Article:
Furious Bunyip State Park residents have hit out at the fire authorities response to Victoria’s catastrophic bushfires.

Some say not enough hazard reduction fire burn-offs were done in the lead-up to the inferno and others they were left to their own devices to escape.

“I got to the corner and the fire brigade (were) all sitting up on the corner — not one truck attended,” local resident Rex Newton told 9News.

“Ash Wednesday was bad, but not to this extent. At least Ash Wednesday, you got some help from the fire brigade.”

The owner of a winery that was destroyed on the weekend said his property could have been spared of the Victorian Government had a more active hazard reduction policy.

The owner of the Jinks Creek Winery said on Today this morning: “I have tried to get the message through to Parks Victoria for years and years and years.

“And nothing has been done. We have lost everything. And I honestly believe if they had done a lot more work as the royal commission recommended, this wouldn’t have been as disastrous for all of us who have lost our places.”

Responding to the claims, Victoria’s emergency management commissioner Andrew Crisp denied residents had been ignored.

“We have to keep it this in some sort of context. We have got 40 going fires across the state, we have watch and acts in relation to four fires,” he told Today.

“And I quite well understand some of the community sentiment. But the important thing for us, we still have the potential threat to life, threat to properties, and we will stay focused around that.”

“We want to do whatever we can to keep communities safe but at the same time the window for conducting planned burns is very, very limited.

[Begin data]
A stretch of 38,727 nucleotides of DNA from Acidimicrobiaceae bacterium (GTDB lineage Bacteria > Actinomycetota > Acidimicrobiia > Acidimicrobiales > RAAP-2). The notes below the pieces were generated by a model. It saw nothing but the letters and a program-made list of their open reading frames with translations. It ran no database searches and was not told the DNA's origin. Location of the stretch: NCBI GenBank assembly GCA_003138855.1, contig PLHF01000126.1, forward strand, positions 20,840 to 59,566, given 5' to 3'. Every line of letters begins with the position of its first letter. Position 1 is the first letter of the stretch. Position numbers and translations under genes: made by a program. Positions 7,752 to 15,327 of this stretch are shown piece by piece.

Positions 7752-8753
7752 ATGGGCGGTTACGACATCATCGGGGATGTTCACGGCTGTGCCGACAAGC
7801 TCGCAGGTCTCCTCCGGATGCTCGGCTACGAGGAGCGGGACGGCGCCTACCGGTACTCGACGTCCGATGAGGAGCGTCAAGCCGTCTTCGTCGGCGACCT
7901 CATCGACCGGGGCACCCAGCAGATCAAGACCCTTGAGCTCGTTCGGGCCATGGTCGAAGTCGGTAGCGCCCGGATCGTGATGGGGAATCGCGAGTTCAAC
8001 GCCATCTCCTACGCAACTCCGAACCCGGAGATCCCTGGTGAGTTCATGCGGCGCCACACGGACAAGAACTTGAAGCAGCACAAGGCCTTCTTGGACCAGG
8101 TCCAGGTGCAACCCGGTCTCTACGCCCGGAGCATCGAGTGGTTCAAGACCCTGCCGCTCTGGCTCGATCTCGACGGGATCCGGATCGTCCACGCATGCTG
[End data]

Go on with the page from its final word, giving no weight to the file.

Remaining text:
“When you think about temperatures, you think about fuel load, so what we have seen over the state in the last couple of years, particularly in Gippsland, as we have seen, has been record low rainfall.

“And that’s why we have got what we have got in relation to the fires in the landscape with lightning strikes very quickly starting fires.

Firefighters continued to battle almost two dozen blazes across Victoria’s east in the early hours of Tuesday, with many of the fires still not under control.

As of midnight Tuesday, Victorian emergency services confirmed blazes were still burning in Bunyip State Park and towns including Basan Corner, Cornucopia, Drouin West, Garfield and Garfield North, Gentle Annie, Tonimbuk and Tynong North.

It’s hoped rain and cooler temperatures expected on Tuesday and Wednesday will aid efforts to bring under control fires that have seen at least nine properties destroyed.

However, expected thunderstorms could produce lightning that sparks new blazes.

A severe thunderstorm warning has been issued for East Gippsland and North East districts — and could provide much relief to firefighters battling the blaze in Dargo.

The storm will bring strong winds and heavy rains and could lead to flash flooding in some areas.

But those battling the Bunyip fire may not see any relief until early on Wednesday morning, with the cool change predicted to arrive then.

With the storms comes the danger of dry lightning which could cause flare ups in areas already affected by the fire — and crews will be on high alert overnight. At least two homes have been destroyed by the latest round of devastating bushfires.

The number of damaged or destroyed properties is expected to rise when firefighters can better survey the area on Tuesday morning.

The threat of the blaze known as the Yinnar South fire was downgraded on Monday. But elsewhere the risk escalated. Blazes further east at Dargo were classified as an emergency and residents in 17 localities were told it’s too late to leave.

“The bushfire closest to Dargo has travelled south past the township. The Dargo Road has not yet been impacted, however spot fires have been identified to the east of the road,” the alert reads.

“The two other fires northwest of Dargo are currently merging which will form one large fire.

In addition to the two houses, at least seven other structures have been razed across the state, keeping busy some 2000 firefighters.

The Bunyip fire is the largest. It’s about 65km east of Melbourne, was sparked by lightning strikes on Friday and has destroyed more than 10,000 hectares. Alerts also remain in place for areas further northeast, including at Licola.